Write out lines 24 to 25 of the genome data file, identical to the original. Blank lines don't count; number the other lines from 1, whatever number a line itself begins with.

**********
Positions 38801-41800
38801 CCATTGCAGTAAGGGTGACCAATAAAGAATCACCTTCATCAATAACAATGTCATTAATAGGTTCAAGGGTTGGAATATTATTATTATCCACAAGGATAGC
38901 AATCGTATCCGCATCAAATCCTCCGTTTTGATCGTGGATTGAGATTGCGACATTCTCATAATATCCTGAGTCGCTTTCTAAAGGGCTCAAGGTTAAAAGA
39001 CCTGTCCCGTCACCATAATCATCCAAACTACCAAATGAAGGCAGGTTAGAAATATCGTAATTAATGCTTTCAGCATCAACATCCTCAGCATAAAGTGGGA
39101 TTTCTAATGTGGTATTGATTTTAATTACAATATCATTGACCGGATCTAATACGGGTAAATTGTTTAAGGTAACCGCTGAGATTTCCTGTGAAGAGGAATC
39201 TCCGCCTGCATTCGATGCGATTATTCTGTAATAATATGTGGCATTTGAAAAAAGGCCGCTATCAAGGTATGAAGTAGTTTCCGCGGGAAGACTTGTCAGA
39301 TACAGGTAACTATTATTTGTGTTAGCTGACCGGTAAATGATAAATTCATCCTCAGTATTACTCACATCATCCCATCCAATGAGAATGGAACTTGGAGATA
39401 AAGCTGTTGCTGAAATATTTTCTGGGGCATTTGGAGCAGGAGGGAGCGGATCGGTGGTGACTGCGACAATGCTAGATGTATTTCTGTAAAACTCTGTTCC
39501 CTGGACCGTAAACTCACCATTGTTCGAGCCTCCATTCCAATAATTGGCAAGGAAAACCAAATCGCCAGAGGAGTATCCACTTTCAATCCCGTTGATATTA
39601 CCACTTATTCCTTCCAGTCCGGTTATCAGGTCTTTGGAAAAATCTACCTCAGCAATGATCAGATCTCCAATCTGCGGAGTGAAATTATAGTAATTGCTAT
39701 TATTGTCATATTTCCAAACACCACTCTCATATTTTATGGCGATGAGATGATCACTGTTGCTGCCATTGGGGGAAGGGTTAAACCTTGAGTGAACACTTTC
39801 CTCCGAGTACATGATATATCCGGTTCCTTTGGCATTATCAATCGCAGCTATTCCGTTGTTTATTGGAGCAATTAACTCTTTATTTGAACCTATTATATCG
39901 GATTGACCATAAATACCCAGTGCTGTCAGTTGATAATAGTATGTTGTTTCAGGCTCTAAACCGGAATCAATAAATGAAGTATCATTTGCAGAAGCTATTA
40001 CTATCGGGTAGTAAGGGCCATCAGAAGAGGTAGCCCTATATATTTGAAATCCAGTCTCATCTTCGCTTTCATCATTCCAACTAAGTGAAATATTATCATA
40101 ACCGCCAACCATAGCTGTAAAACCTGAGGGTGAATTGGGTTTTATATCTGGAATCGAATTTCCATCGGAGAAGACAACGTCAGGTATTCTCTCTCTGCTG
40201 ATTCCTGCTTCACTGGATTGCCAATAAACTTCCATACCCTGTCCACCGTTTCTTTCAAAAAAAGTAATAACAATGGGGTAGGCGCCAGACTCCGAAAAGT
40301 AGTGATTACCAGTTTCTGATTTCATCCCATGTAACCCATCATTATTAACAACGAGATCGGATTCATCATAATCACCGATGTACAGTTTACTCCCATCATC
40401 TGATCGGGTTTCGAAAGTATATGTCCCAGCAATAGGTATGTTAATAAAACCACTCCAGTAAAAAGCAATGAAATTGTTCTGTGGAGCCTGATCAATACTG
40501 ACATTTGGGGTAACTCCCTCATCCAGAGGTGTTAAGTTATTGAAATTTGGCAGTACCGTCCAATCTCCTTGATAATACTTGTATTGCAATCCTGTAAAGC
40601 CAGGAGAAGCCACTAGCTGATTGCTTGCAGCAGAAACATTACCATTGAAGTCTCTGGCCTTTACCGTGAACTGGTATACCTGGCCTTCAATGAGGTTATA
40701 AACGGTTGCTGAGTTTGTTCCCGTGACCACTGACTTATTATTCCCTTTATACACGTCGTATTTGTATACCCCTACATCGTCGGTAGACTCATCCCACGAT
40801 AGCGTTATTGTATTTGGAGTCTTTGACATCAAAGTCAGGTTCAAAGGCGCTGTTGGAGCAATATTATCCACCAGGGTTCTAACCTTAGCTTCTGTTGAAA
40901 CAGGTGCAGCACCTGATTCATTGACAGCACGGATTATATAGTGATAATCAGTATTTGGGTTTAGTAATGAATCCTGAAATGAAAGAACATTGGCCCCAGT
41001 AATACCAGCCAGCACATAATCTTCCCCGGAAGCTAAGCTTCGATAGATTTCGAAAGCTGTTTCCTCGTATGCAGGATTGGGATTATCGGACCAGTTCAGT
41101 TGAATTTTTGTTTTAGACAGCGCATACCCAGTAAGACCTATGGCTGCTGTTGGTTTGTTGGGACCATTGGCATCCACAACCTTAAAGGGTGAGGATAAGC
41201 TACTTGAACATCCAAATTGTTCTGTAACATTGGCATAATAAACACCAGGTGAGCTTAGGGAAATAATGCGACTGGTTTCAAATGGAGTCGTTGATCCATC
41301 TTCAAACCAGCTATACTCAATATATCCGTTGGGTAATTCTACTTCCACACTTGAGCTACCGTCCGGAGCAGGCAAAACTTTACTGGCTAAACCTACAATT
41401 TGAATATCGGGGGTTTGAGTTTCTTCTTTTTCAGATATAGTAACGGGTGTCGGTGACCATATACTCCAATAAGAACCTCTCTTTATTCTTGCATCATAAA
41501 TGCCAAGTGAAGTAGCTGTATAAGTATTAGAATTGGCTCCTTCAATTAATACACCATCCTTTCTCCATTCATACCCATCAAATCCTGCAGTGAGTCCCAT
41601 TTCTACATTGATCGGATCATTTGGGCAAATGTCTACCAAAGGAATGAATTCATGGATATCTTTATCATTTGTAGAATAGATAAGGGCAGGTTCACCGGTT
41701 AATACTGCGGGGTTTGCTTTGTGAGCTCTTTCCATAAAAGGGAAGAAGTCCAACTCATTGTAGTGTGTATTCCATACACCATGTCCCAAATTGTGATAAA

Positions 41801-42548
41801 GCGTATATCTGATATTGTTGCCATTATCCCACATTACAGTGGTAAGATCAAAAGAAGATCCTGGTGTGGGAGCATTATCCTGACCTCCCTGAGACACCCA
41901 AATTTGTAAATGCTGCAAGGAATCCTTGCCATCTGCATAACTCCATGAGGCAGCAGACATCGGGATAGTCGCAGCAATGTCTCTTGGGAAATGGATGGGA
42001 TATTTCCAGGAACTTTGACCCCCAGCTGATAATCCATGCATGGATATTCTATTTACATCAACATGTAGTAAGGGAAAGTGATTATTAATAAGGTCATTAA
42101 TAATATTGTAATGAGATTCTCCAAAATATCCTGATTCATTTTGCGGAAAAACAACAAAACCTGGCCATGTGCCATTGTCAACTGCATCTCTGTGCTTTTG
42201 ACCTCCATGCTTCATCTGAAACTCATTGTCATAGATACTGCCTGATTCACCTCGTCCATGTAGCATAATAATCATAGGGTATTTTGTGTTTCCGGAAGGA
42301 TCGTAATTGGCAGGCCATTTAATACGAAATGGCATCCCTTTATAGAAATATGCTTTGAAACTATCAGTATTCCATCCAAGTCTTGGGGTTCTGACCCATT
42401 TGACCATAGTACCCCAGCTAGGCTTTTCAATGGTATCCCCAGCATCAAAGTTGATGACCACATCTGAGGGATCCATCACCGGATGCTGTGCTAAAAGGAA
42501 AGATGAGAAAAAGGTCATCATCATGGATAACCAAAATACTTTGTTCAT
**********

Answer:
41001 AATACCAGCCAGCACATAATCTTCCCCGGAAGCTAAGCTTCGATAGATTTCGAAAGCTGTTTCCTCGTATGCAGGATTGGGATTATCGGACCAGTTCAGT
41101 TGAATTTTTGTTTTAGACAGCGCATACCCAGTAAGACCTATGGCTGCTGTTGGTTTGTTGGGACCATTGGCATCCACAACCTTAAAGGGTGAGGATAAGC